White Chocolate Caramel Pecan Fudge

Photo Credit: Barefeet In The Kitchen

There is something about fudge that makes you feel like a kid again, and this White Chocolate Caramel Pecan Fudge is just the recipe to do that. Creamy white chocolate fudge filled with chopped pecans and swirled with caramel is the recipe for fudge candy. This white chocolate caramel pecan fudge recipe is a quick and easy five-minute fudge recipe that is sure to satisfy your sweet craving. This fudge is full of rich flavor perfect with a cup of coffee or tea or glass of milk. In just a few minutes, you can stir this fudge recipe together and have it chilling in the refrigerator. Within a couple of hours, the fudge will be firm enough to slice and serve. For this recipe, you can make the homemade vanilla bean caramel sauce from the site, or save on time you can opt for the premade caramel sauce. Either way, you are sure to love this easy fudge idea. With ingredients like white chocolate chips, butter sweetened condensed milk and chopped pecans that compliment each other perfectly. If you are not a fan of white chocolate, this fudge will also work just as well with semi-sweet or dark chocolate. In the late 19th century you could find shops on Mackinac Island in Michigan beginning to produce fudge similar to the original recipe from Baltimore, Maryland for summer vacationers. The recipe for fudge candy is still produced in some of the original shops on Mackinac Island and the surrounding area. Mackinac Island Fudge ice cream is a vanilla ice cream that has chunks of fudge blended in, is a very common and popular flavor of ice cream in this region of the country and across the United States.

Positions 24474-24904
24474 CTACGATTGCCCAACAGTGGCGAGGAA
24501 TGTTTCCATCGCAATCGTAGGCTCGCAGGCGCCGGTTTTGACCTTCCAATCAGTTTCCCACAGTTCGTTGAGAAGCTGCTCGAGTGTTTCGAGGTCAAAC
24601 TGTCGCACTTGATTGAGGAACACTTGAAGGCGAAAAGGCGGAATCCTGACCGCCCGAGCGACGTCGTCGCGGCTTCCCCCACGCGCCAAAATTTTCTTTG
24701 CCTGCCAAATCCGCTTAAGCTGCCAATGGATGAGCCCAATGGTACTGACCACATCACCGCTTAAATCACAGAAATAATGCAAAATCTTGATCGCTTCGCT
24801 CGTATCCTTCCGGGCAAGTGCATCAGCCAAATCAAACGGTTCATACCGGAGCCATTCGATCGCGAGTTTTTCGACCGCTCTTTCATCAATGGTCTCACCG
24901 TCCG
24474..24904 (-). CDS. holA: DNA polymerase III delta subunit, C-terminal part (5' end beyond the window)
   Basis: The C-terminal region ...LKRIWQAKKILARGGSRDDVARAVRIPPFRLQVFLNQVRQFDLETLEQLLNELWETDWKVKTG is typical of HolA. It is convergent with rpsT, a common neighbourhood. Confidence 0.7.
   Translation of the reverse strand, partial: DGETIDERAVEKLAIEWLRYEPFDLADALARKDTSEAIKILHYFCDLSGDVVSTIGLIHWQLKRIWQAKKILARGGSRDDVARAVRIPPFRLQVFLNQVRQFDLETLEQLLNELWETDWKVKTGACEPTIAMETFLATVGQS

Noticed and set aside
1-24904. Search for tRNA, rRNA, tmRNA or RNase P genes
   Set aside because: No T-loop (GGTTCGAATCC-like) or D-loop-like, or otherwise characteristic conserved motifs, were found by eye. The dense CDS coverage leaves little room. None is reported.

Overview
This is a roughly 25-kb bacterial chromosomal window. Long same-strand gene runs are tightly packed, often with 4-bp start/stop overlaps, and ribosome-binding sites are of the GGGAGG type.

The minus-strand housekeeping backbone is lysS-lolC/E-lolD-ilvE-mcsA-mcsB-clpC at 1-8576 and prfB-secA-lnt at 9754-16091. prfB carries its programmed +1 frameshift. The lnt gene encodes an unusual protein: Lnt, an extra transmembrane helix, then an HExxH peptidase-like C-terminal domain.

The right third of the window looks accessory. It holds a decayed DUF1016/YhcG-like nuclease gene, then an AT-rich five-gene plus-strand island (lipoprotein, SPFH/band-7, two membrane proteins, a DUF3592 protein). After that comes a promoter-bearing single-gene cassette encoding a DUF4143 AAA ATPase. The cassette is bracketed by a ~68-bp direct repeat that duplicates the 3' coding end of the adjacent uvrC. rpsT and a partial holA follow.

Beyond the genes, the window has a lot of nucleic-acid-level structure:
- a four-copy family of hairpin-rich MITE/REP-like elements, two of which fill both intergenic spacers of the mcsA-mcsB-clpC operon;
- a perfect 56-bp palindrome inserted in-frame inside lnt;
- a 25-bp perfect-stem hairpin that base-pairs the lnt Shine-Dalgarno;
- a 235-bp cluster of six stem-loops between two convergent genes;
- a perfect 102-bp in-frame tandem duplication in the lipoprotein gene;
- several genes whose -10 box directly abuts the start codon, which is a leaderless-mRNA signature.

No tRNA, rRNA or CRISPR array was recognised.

Pecans in this recipe for fudge candy add just the right amount of crunch and flavor. Along with tasting good pecans are also a good source of dietary fiber, protein, and iron with lesser amounts of calcium and Vitamin C. Pecans can be eaten raw or roasted as the perfect healthy snack and often the secret to good dessert recipes. Pecans have long been valued as a popular nut since before the Europeans settled in North America, when pecans were a widely consumed and traded food by the Native Americans. Pecans are known to have two to five times more energy per unit weight than wild game, and require no preparation to eat making them the perfect food source. Pecans that are found on the ground are often still edible. Hollow tree trunks, which you will find in abundance in pecan stands, offer a great storage spot for pecans by humans and squirrels, alike.

White chocolate is not considered real chocolate, as it does not contain any cocoa solids, which are the main ingredient of chocolate liquor. During the manufacturing process of white chocolate recipes, the dark colored solids of the cocoa bean are separated from the fatty content. This process unlike conventional chocolate recipes, whereas the cocoa solids are not later recombined. It seems to be a bit of debate among some people whether or not white chocolate is chocolate. As a result, white chocolate only contains small amounts of the stimulants theobromine and caffeine. Thank you to Mary at the Barefeet in The Kitchen recipe site for sharing this recipe for fudge candy for white chocolate caramel pecan fudge. This is just one of the slaw recipes you will find on the site. Some of the recipes you will find on the site include appetizers, breakfast ideas, main dish, side dish, desserts, gluten-free ideas, salads, sandwich recipes and so much more. *

Nutrition Facts for: White Chocolate Caramel Pecan Fudge from Barefeet In The Kitchen
Ingredients: White chocolate chips, sweetened condensed milk, butter, vanilla extract, pecans, caramel sauce.
* Percentages (%) are based on a 2000 calorie diet * The entire recipe has been calculated for 36 servings. (1-inch pieces) * Per Serving: Calories 158, Calories from Fat 83, Total Fat 9.2g 14%, Saturated Fat 4.4g 22%, Cholesterol 10mg 3%, Sodium 52mg 2%, Potassium 99mg 3%, Carbohydrates 17.9g 6%, Dietary Fiber 0.4g 2%, Sugars 14.5g, Protein 2.1g, Vitamin A 2%, Vitamin C 1%, Calcium 6%, Iron 1%

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